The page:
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Cursewell Early Origins



The surname Cursewell was first found in Renfrewshire (Gaelic: Siorrachd Rinn Frił), a historic county of Scotland, today encompassing the Council Areas of Renfrew, East Renfrewshire, and Iverclyde, in the Strathclyde region of southwestern Scotland where they were recorded as a family of great antiquity seated at Carswell in the parish of Neilston in that shire, and later branched to Carnswell in the barony of Carnwath in Lanarkshire, and to Carswell in the barony of Hassendean in Roxburghshire. Alexander Cresswell son of Uchtred was the first known of the name, and William Cresswell was Chancellor of Moray between 1281 and 1298. [1]CITATION[CLOSE]
Black, George F., The Surnames of Scotland Their Origin, Meaning and History. New York: New York Public Library, 1946. Print. (ISBN 0-87104-172-3)

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Cursewell Spelling Variations


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Cursewell Spelling Variations



It is only in the last few hundred years that rules have developed and the process of spelling according to sound has been abandoned. Scottish names from before that time tend to appear under many different spelling variations. Cursewell has been spelled Carswell, Cresswell, Carsewell, Cressville, Carswele, Kersewell, Cressewell, Chriswell and many more.

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Cursewell Early History


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Cursewell Early History



This web page shows only a small excerpt of our Cursewell research. Another 119 words (8 lines of text) covering the years 1296, 1373, 1603, 1296, 1688, 1743, 1710, 1713, 1713, 1715, 1654, 1712 and 1709 are included under the topic Early Cursewell History in all our PDF Extended History products and printed products wherever possible.

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Cursewell Early Notables (pre 1700)


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Cursewell Early Notables (pre 1700)



Notable amongst the family at this time was Robert Cresswell who was a Scottish prisoner of war taken at Dunbar Castle in 1296; Richard Cresswell (1688-1743), an English politician; Member of...

Another 31 words (2 lines of text) are included under the topic Early Cursewell Notables in all our PDF Extended History products and printed products wherever possible.

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The Great Migration


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The Great Migration



Unwelcome in their beloved homeland, many Scots sailed for the colonies of North America. There, they found land and freedom, and even the opportunity to make a new nation in the American War of Independence. These Scottish settlers played essential roles in the founding of the United States, and the shaping of contemporary North America. Among them: John Carswell who settled in Charles Town [Charleston], South Carolina in 1767 with his wife Anne, and his children George, Joseph, Thomas, and Rebecca.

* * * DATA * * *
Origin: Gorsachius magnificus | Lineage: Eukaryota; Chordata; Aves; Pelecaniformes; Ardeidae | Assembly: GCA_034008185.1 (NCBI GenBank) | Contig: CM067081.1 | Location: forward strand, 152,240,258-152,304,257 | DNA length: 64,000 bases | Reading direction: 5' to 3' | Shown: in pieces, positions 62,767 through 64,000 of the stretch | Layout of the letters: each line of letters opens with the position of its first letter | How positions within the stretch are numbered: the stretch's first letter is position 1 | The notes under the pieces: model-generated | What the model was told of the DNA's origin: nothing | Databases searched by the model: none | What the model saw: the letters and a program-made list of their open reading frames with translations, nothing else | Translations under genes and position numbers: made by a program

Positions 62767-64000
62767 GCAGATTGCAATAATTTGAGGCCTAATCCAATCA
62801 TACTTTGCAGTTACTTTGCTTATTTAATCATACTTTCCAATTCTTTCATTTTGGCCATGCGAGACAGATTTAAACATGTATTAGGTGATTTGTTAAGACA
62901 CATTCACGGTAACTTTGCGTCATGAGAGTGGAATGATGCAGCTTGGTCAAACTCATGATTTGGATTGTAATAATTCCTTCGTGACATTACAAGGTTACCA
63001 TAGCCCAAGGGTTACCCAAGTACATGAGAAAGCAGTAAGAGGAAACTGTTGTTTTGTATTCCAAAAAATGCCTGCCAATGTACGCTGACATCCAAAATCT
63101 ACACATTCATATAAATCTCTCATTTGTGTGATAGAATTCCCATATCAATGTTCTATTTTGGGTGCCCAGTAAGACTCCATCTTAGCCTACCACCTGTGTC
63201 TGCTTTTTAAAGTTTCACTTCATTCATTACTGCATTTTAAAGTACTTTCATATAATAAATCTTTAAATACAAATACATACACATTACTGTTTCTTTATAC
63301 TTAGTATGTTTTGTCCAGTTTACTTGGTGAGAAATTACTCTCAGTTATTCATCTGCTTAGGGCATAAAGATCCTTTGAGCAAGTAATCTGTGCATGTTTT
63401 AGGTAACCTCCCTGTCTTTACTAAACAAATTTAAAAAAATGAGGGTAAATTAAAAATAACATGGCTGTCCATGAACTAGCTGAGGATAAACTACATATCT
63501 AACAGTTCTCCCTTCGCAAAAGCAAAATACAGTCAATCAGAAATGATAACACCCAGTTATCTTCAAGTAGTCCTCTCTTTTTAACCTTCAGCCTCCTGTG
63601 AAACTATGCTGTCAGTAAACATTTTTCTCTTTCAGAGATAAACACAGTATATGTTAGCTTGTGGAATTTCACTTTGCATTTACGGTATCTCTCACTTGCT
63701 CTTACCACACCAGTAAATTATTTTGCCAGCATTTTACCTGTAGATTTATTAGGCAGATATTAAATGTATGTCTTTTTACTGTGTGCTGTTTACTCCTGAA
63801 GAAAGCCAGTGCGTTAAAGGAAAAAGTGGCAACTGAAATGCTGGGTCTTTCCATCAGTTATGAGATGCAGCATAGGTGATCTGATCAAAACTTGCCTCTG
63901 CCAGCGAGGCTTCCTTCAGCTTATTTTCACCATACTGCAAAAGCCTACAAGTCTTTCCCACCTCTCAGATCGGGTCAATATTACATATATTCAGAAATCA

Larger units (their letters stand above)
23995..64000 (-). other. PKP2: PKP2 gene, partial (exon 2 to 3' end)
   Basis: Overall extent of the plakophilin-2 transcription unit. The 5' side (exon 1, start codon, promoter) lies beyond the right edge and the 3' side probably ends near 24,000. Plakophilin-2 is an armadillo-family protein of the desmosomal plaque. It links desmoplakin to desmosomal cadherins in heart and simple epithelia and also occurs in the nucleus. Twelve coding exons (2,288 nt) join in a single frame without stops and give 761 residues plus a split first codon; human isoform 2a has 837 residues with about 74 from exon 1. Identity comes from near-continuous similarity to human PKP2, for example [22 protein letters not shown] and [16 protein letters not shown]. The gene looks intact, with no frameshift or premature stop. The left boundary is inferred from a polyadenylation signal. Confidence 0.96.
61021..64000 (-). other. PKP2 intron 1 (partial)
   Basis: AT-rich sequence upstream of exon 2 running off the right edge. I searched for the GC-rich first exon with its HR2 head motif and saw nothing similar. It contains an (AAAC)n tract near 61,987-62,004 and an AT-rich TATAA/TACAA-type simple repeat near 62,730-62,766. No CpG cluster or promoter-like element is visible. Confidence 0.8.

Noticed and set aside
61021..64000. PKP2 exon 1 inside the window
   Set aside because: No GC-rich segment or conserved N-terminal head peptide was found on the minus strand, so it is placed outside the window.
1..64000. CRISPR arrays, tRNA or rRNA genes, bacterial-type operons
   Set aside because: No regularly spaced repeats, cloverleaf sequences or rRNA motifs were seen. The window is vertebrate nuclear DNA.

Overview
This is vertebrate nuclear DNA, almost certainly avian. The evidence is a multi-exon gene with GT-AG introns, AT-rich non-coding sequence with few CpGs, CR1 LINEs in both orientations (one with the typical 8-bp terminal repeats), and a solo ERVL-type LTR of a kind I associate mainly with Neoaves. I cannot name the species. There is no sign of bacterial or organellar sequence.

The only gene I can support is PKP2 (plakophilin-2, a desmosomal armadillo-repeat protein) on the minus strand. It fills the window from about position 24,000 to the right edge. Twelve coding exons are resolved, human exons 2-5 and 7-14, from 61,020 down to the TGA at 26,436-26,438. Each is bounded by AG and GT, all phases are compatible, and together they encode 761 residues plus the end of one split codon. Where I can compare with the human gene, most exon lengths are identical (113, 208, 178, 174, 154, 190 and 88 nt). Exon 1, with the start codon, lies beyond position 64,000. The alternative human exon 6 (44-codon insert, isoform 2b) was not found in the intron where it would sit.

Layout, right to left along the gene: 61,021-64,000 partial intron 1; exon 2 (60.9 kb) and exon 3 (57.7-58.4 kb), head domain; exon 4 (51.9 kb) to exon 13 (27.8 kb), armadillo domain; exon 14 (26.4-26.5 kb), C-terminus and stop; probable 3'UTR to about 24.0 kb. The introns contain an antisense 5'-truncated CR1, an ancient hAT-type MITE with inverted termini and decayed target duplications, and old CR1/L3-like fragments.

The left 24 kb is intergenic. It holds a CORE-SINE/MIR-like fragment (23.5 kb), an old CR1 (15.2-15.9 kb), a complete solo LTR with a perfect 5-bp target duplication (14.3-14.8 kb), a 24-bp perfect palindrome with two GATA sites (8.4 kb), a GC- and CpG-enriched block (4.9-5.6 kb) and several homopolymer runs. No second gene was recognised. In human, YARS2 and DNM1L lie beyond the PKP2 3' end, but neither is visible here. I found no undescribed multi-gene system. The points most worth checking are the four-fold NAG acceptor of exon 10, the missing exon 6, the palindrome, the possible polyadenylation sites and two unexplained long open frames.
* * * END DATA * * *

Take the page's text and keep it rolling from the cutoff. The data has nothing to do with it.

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Cursewell Family Crest Products


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Cursewell Family Crest Products




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See Also


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See Also




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Citations


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Citations



  1. ^ Black, George F., The Surnames of Scotland Their Origin, Meaning and History. New York: New York Public Library, 1946. Print. (ISBN 0-87104-172-3)

Other References

  1. Prebble, John. The Highland Clearances. London: Secker & Warburg, 1963. Print.
  2. Skordas, Guest. Ed. The Early Settlers of Maryland an Index to Names or Immigrants Complied from Records of Land Patents 1633-1680 in the Hall of Records Annapolis, Maryland. Baltimore: Genealogical Publishing, 1968. Print.
  3. Browning, Charles H. Americans of Royal Descent. Baltimore: Genealogical Publishing. Print.
  4. Bloxham, Ben. Key to Parochial Registers of Scotland From Earliest Times Through 1854 2nd edition. Provo, UT: Stevenson's Genealogical Center, 1979. Print.
  5. Warner, Philip Warner. Famous Scottish Battles. New York: Barnes and Noble, 1996. Print. (ISBN 0-76070-004-4).
  6. Scarlett, James D. Tartan The Highland Textile. London: Shepheard-Walwyn, 1990. Print. (ISBN 0-85683-120-4).
  7. Browne, James. The History of Scotland it's Highlands, Regiments and Clans 8 Volumes. Edinburgh: Francis A Niccolls & Co, 1909. Print.
  8. Burke, John Bernard Ed. The Roll of Battle Abbey. Baltimore: Genealogical Publishing. Print.
  9. The Norman People and Their Existing Descendants in the British Dominions and the United States Of America. Baltimore: Genealogical Publishing, 1975. Print. (ISBN 0-8063-0636-X).
  10. Filby, P. William and Mary K Meyer. Passenger and Immigration Lists Index in Four Volumes. Detroit: Gale Research, 1985. Print. (ISBN 0-8103-1795-8).
  11. ...

The Cursewell Family Crest was acquired from the Houseofnames.com archives. The Cursewell Family Crest was drawn according to heraldic standards based on published blazons. We generally include the oldest published family crest once associated with each surname.

This page was last modified on 16 April 2015 at 08:57.

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